We made a list of all persons we had harmed and became willing to make amends to them all.
Many of us know what it is like to be a burden on others. It is a common side effect of being controlled by an addictive/compulsive behavior. Sometimes our behaviors have caused us to lose our jobs or have made us unable to hold one down. As a result, we've found ourselves in financial need. This humiliation can affect our families in many ways. We may have caused loved ones great stress and shame because we haven't provided for their needs.
The apostle Paul taught us to follow this standard: "For you know that you ought to imitate us. We were not idle when we were with you. We never accepted food from anyone without paying for it. We worked hard day and night" (2 Thessalonians 3:7-8). "Make it your goal to live a quiet life, minding your own business and working with your hands. . . . People . . . will respect the way you live, and you will not need to depend on others" (1 Thessalonians 4:11-12).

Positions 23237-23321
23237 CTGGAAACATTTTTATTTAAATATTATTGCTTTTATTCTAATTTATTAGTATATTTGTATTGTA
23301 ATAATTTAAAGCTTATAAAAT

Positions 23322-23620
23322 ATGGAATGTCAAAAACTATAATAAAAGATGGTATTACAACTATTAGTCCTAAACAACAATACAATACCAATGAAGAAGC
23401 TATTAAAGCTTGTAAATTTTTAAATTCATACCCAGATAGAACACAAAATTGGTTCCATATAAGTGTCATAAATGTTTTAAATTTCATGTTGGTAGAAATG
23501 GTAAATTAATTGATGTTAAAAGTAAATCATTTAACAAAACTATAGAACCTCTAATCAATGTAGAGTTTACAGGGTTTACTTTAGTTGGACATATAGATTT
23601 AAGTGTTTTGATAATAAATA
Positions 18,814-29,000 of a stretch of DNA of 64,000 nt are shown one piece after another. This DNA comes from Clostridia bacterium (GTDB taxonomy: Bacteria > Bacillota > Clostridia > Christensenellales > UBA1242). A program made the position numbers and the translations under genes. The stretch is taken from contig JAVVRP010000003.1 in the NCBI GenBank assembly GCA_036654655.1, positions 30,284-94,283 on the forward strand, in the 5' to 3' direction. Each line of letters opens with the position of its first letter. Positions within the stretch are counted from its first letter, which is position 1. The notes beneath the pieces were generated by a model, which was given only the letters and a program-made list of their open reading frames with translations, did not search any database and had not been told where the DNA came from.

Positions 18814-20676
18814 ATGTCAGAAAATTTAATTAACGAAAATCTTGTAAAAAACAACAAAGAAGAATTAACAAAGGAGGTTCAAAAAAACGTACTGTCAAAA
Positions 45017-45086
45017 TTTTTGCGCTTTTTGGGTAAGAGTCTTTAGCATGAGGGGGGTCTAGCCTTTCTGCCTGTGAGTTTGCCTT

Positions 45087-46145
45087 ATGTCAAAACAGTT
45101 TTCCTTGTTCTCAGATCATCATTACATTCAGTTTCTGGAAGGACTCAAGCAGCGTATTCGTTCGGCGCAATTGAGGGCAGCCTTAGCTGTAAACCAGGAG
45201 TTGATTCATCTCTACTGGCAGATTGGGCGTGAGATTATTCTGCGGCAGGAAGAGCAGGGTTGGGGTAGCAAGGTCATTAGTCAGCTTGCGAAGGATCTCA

It is important for us to think about how our irresponsibility has affected others. Much pain may have been caused by our failure to provide for our families' needs. We need to reflect on how this failure has caused us to lose their respect and trust. The shame of not facing this aspect of our lives can be terribly discouraging. Once we face this and become willing to make amends, our self-respect will get quite a boost. This step will help us get rid of some of our daily stress, freeing us up to proceed with recovery.
Making amends is a sure way to rediscover our ability to be responsible.
Taken from The Life Recovery Devotional: Thirty Meditations from Scripture for Each Step in Recovery by Stephen Arterburn and David Stoop. Copyright © 1991 by Stephen Arterburn and David Stoop. Used by permission of Tyndale House Publishers, Inc. All rights reserved.